The percentage of Americans who say they will never get vaccinated against the coronavirus has dropped to a new low, according to a new poll.
The Axios-Ipsos poll published on Tuesday found 20 percent of Americans said they either are not very likely or not likely at all to receive a vaccine. That represents a new low in the survey and is down from a combined 34 percent in March and 23 percent two weeks ago, Axios noted.
The factors driving down vaccine hesitancy, the survey found, were a surge in delta variant cases, the return of children to schools in recent days and the Food and Drug Administration's granting of full approval for the Pfizer-BioNTech vaccine earlier this month.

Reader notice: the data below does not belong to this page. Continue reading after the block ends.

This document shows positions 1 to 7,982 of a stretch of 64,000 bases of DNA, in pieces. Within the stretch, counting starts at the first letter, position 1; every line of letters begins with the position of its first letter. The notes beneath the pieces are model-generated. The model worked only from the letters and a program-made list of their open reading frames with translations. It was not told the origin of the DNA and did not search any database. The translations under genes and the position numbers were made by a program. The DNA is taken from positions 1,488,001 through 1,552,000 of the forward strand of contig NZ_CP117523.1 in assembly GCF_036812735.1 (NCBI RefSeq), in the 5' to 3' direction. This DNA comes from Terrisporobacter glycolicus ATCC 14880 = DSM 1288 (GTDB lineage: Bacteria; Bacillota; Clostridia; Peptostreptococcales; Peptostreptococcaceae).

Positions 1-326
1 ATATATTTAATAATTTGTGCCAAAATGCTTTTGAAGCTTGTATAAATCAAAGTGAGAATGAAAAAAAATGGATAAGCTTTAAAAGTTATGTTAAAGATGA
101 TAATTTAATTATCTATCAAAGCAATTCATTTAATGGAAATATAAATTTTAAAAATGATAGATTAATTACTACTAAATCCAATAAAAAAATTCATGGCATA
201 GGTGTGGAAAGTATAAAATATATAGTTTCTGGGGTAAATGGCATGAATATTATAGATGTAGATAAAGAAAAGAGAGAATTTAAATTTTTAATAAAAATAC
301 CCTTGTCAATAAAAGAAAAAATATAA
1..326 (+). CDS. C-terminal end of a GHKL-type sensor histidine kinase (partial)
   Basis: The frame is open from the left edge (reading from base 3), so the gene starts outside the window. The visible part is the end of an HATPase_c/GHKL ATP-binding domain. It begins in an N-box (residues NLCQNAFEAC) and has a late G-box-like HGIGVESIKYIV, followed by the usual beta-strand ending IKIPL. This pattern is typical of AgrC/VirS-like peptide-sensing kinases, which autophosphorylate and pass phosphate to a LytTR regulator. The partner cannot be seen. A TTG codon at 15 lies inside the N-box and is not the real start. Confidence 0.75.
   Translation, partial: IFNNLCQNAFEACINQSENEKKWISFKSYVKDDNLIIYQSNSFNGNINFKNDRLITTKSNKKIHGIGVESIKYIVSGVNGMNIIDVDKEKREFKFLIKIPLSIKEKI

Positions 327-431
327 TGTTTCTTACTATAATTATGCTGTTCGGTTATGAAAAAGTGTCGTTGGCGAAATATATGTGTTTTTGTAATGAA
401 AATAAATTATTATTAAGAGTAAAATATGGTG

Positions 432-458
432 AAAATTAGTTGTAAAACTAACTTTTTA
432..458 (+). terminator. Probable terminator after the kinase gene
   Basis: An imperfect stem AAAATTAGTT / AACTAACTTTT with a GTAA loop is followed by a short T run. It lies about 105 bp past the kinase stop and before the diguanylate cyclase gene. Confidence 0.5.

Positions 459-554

"Schools, organizations, companies, governments implementing mandates are forcing people to deal with them," Cliff Young of Ipsos said in an analysis published with the survey's results. "That's what going on."
Overall, 68 percent of Americans with K-12 children said they have either already vaccinated their children or are likely to do so as soon as it's approved for their age group. That represents a new high in the poll, up double digits from 56 percent from the middle of July.
A total of 19 percent also indicated their employers are mandating vaccines, a slight increase from 16 percent two weeks ago.
The poll was conducted Aug. 27-30 among 1,071 respondents. It has a margin of error of 3.2 percentage points.